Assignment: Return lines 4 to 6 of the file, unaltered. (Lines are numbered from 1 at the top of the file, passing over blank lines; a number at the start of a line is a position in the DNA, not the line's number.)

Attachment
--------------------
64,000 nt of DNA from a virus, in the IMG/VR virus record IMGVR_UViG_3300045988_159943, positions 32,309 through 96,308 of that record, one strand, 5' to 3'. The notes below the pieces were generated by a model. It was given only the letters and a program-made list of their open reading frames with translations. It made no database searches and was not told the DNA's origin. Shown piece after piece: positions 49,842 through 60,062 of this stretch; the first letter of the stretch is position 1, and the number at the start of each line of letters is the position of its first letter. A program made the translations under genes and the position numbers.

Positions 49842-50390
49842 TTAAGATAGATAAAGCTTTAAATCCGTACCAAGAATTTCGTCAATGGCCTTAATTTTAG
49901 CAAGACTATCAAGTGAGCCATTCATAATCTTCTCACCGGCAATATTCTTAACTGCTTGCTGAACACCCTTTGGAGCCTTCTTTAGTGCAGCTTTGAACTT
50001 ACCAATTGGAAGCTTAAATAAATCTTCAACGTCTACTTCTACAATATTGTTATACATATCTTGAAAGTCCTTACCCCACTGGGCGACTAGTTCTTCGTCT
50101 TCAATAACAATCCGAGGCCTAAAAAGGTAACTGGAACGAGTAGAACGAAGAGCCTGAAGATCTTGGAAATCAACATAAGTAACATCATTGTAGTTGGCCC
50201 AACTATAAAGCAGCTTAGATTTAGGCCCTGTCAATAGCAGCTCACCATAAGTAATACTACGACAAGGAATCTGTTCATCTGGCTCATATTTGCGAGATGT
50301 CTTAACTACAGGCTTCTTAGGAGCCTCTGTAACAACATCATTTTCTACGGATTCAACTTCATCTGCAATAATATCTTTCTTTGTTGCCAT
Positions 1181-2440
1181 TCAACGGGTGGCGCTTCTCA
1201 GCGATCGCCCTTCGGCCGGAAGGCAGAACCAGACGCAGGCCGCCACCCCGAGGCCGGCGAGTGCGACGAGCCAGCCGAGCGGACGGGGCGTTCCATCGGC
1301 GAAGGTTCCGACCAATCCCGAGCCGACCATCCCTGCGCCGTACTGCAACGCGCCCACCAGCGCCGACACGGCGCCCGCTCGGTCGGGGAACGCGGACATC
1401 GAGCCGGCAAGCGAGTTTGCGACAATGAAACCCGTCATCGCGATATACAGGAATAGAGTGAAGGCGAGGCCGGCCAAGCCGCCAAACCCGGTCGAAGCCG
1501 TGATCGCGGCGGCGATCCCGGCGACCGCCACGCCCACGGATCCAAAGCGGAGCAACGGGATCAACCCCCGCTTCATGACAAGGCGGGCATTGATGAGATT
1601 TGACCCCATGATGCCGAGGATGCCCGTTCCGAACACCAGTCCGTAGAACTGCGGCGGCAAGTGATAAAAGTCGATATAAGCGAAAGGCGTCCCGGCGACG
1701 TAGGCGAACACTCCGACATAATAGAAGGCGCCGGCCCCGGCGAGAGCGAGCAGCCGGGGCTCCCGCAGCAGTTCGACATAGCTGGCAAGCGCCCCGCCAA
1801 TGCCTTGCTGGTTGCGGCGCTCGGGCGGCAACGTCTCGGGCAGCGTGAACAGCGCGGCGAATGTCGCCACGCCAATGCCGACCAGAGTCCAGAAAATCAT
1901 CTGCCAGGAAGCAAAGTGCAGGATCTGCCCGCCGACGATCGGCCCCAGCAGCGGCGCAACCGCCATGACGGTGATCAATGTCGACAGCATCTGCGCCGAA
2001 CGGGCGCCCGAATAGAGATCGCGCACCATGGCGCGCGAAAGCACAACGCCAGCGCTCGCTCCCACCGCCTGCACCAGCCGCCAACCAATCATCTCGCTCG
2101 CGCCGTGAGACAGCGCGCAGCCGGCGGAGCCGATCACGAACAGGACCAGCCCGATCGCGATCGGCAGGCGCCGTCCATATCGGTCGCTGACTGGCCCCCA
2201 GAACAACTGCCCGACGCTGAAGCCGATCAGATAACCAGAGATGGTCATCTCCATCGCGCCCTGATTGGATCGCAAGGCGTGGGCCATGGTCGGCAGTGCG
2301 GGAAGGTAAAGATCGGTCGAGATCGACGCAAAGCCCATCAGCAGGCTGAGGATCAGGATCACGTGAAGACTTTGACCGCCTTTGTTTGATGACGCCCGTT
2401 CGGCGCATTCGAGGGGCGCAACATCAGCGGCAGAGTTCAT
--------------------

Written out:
49901 CAAGACTATCAAGTGAGCCATTCATAATCTTCTCACCGGCAATATTCTTAACTGCTTGCTGAACACCCTTTGGAGCCTTCTTTAGTGCAGCTTTGAACTT
50001 ACCAATTGGAAGCTTAAATAAATCTTCAACGTCTACTTCTACAATATTGTTATACATATCTTGAAAGTCCTTACCCCACTGGGCGACTAGTTCTTCGTCT
50101 TCAATAACAATCCGAGGCCTAAAAAGGTAACTGGAACGAGTAGAACGAAGAGCCTGAAGATCTTGGAAATCAACATAAGTAACATCATTGTAGTTGGCCC